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Bush’s budget

In the Daily Grist today, we cover a story about the farm subsidy cuts in Bush's new budget. Due to the nature of that venue -- just the fact, ma'am! -- we don't express any skepticism about the news. So let me do it here: It's bullshit. Nobody in their right friggin' mind thinks agricultural subsidies -- which Bush raised in his first term -- are going to get cut in his second. This is a circus sideshow, meant to distract attention from the grossly regressive cuts elsewhere in the budget. The most dastardly way of reading the much-ballyhooed cuts …

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Evangelicals

Glenn Scherer's much-cited piece "The Godly Must Be Crazy," which argued that far-right Christian evangelicals are hostile to environmental protection, is apparently not the end of the story. The Washington Post's Blaine Harden finds evidence that evangelicals are going green. Joel Makower discusses the issue, as does the Progressive Blog Alliance. Sustainablog also points us to more info at Harvard's Forum on Religion and the Environment and Rev. Larry Rice's essay "As the Giant Sleeps ... Creation Suffers." This strikes me as a subject in dire need of some empirical -- as opposed to anecdotal -- research. Just how many …

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Whitman on the environment

Ex-EPA administrator (and N.J. governor) Christie Todd Whitman is somewhat of a mystery to progressives. She talks like a moderate, and even dares criticize the Bush junta, but she was complicit in the very hard right policies she now disavows -- and, conspicuously, didn't disavow them at the time. The question in the mind of many pundits is, "naive dupe or dishonest hack?" After reading Whitman's op-ed in the San Francisco Chronicle today arguing that we need "a new debate on the environment," I'm leaning toward hack.I can't argue with this: America needs a new paradigm for the environment, one …

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Show Al Gore your stuff

INdTV -- the new independent cable TV network being started by Al Gore and Joel Hyatt -- is seeking submissions. Are any Gristmill readers out there aspiring (and/or experienced) TV producers? Got a video camera? Think it might be nice to see some real environmental coverage on television for once? Send them something. (Via Treehugger.)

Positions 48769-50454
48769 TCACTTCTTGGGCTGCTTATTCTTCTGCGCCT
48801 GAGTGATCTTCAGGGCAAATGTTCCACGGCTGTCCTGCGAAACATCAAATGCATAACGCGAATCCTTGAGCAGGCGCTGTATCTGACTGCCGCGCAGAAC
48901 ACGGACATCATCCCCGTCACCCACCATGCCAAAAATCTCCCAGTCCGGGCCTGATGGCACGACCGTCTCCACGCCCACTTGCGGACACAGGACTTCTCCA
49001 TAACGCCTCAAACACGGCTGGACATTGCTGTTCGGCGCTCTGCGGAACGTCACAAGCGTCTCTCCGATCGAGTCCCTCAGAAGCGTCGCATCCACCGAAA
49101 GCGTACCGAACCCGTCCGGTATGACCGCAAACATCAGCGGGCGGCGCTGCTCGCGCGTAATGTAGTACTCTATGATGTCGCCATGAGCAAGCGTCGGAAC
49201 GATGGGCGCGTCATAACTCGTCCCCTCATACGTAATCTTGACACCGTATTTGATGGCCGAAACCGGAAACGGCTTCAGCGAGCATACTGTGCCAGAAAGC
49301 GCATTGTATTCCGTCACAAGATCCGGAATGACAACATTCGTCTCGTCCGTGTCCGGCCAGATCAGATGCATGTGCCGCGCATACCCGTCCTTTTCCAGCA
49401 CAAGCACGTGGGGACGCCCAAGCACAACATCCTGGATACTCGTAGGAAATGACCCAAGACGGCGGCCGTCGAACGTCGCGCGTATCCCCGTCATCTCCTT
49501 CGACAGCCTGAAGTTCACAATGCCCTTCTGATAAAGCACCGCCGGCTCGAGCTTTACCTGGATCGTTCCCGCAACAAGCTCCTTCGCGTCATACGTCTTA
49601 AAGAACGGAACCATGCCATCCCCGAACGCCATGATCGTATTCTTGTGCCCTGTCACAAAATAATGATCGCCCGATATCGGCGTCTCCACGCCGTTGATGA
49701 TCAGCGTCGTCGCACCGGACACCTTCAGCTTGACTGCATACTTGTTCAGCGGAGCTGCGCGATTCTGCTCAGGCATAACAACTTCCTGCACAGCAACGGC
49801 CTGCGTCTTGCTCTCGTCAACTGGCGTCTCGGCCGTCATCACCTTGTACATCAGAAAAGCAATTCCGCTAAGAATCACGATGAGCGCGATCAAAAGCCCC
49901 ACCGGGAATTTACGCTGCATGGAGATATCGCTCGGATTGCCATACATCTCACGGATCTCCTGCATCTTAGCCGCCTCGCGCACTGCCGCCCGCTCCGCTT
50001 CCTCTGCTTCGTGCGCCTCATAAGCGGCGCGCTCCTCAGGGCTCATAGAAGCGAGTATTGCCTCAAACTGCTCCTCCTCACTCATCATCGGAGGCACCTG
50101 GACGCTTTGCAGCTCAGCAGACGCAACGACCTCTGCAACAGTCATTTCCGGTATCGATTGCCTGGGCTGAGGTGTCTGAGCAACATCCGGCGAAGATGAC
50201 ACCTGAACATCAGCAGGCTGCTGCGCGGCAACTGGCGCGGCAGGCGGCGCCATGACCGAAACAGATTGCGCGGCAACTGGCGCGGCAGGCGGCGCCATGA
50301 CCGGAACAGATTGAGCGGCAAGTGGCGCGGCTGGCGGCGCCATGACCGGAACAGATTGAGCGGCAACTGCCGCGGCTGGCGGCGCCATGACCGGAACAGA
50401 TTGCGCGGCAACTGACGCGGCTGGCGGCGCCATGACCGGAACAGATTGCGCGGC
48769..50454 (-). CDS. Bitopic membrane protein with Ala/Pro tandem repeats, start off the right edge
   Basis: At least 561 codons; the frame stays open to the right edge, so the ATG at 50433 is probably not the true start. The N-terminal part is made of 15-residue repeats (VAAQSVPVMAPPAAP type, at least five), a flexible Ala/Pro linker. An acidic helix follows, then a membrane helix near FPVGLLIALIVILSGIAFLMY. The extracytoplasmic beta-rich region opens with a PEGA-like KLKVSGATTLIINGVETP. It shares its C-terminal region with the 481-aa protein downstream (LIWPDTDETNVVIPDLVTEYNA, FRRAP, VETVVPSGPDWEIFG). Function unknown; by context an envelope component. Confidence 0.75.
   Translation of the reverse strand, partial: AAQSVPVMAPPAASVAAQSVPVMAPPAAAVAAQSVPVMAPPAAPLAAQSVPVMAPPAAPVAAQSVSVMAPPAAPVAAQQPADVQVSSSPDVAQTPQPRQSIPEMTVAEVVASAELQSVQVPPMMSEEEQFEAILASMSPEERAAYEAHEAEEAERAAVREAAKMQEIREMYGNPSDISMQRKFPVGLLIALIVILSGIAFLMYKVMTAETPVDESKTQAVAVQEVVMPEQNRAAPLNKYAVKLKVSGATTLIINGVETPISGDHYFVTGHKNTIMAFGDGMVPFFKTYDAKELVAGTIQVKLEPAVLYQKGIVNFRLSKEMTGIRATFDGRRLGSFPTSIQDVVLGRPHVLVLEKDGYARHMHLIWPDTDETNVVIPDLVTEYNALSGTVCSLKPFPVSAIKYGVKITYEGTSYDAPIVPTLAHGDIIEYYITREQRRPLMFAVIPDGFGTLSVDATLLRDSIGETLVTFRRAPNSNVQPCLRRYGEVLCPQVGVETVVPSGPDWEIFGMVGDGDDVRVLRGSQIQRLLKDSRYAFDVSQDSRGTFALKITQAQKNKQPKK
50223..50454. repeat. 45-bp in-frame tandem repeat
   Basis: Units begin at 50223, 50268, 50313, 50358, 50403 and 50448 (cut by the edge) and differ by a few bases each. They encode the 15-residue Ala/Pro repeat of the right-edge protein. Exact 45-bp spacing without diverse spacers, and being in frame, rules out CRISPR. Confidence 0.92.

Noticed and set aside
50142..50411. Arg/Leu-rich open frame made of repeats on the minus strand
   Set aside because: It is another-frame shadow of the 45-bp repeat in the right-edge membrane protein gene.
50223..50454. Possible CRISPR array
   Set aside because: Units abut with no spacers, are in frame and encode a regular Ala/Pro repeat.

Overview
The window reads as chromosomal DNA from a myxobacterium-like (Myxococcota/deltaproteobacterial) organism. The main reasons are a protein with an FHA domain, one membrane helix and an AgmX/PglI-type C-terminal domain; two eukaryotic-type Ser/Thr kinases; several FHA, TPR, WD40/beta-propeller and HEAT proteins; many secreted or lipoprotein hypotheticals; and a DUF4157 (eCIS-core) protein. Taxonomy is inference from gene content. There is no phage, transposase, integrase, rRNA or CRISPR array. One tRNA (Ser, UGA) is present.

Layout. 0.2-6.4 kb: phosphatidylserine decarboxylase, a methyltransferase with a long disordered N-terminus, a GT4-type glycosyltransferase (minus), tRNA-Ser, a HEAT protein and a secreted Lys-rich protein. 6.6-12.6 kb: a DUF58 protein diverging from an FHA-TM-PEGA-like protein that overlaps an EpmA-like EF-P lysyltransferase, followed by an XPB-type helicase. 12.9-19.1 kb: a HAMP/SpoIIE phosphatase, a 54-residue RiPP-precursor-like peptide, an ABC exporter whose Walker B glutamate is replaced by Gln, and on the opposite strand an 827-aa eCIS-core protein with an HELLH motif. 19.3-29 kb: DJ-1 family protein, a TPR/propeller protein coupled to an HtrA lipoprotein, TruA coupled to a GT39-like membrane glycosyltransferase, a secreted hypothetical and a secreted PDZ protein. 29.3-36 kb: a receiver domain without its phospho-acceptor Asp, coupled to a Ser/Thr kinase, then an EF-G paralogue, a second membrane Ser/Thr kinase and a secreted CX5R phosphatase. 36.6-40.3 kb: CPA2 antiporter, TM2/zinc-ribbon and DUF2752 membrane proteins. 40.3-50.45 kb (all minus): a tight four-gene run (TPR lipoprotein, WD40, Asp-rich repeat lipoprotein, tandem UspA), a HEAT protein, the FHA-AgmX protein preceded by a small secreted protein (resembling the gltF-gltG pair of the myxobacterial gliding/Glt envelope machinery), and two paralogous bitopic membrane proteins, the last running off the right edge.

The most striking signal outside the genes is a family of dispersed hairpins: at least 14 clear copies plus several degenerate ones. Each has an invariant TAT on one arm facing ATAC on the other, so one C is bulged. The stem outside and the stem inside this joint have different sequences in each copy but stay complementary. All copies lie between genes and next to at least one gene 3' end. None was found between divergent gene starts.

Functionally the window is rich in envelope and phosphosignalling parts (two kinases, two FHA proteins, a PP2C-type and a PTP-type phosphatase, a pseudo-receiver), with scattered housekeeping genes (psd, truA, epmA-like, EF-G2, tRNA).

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Week in review

As always, Worldchanging's week in sustainable vehicles from Mike Millikin and week in sustainable business from Gil Friend are worth reading.

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Exeter

The big Exeter, U.K., conference on global warming ended last week. You can read a slightly hysterical wrap-up in The Independent and a slightly wonkier, link-filled wrap-up on Worldchanging. Update [2005-2-7 20:53:35 by Dave Roberts]:Ah, how could I forget the Indispensible RealClimate?

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NYT on DoE

Many of you have probably already seen this, but the New York Times covered the "Death of Environmentalism" controversy on Sunday. Grist's coverage and online "forum" were mentioned prominently in the story, appearing on the front page of the national edition. No real point to this post, other than to preen a little. Don't hate us because we're beautiful.

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An interview with Michael Pollan

The always interesting TomDispatch is reprinting an interview with Michael Pollan, author of the widely hailed Botany of Desire. It's good reading.

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Benign biotech

The environmental movement's opposition to genetically modified foods has always struck me as rather sloppy and knee jerk. While there are certainly evil corporations involved and real harmful effects possible, the issue seems to call for pragmatic approach, concerned with technique rather than good and evil. Perhaps the problem with GMO crops is not inherent in the very notion of genetic manipulation, but rather in the way they are developed, who owns the results, and who profits. (The same might be said of any number of technologies that enviros have typically recoiled from.) For instance, I'm a big fan of …

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Enron

One often hears from opponents of renewable energy that wind, solar, biodiesel, etc. are not ready to compete in the market. Let us never forget, then, that the energy market is woefully rigged in a thousand different ways. What renewables lack is not economic potential but political patronage. For a particularly galling vignette from that rigged market, read this NYT story on Enron.

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